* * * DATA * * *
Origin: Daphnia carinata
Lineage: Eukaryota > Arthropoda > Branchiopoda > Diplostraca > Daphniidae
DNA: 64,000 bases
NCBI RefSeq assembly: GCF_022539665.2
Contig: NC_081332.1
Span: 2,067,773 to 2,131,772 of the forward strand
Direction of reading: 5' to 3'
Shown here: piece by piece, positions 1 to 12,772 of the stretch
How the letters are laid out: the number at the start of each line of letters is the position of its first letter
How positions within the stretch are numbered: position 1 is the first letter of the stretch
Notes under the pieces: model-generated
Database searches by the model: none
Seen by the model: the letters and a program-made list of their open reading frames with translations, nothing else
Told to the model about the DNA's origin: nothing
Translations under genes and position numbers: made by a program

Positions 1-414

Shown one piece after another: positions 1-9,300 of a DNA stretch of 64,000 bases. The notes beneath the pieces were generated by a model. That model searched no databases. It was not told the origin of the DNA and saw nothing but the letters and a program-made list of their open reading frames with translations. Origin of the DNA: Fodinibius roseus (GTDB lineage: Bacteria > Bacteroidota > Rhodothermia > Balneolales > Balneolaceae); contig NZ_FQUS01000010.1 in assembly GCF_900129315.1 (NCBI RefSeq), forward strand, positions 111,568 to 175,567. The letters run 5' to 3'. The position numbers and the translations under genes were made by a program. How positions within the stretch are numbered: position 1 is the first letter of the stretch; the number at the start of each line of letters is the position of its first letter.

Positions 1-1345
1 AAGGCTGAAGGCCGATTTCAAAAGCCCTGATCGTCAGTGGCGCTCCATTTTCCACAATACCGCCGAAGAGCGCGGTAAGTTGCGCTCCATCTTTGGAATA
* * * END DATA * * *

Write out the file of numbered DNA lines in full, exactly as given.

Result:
Origin: Daphnia carinata
Lineage: Eukaryota > Arthropoda > Branchiopoda > Diplostraca > Daphniidae
DNA: 64,000 bases
NCBI RefSeq assembly: GCF_022539665.2
Contig: NC_081332.1
Span: 2,067,773 to 2,131,772 of the forward strand
Direction of reading: 5' to 3'
Shown here: piece by piece, positions 1 to 12,772 of the stretch
How the letters are laid out: the number at the start of each line of letters is the position of its first letter
How positions within the stretch are numbered: position 1 is the first letter of the stretch
Notes under the pieces: model-generated
Database searches by the model: none
Seen by the model: the letters and a program-made list of their open reading frames with translations, nothing else
Told to the model about the DNA's origin: nothing
Translations under genes and position numbers: made by a program

Positions 1-414

Shown one piece after another: positions 1-9,300 of a DNA stretch of 64,000 bases. The notes beneath the pieces were generated by a model. That model searched no databases. It was not told the origin of the DNA and saw nothing but the letters and a program-made list of their open reading frames with translations. Origin of the DNA: Fodinibius roseus (GTDB lineage: Bacteria > Bacteroidota > Rhodothermia > Balneolales > Balneolaceae); contig NZ_FQUS01000010.1 in assembly GCF_900129315.1 (NCBI RefSeq), forward strand, positions 111,568 to 175,567. The letters run 5' to 3'. The position numbers and the translations under genes were made by a program. How positions within the stretch are numbered: position 1 is the first letter of the stretch; the number at the start of each line of letters is the position of its first letter.

Positions 1-1345
1 AAGGCTGAAGGCCGATTTCAAAAGCCCTGATCGTCAGTGGCGCTCCATTTTCCACAATACCGCCGAAGAGCGCGGTAAGTTGCGCTCCATCTTTGGAATA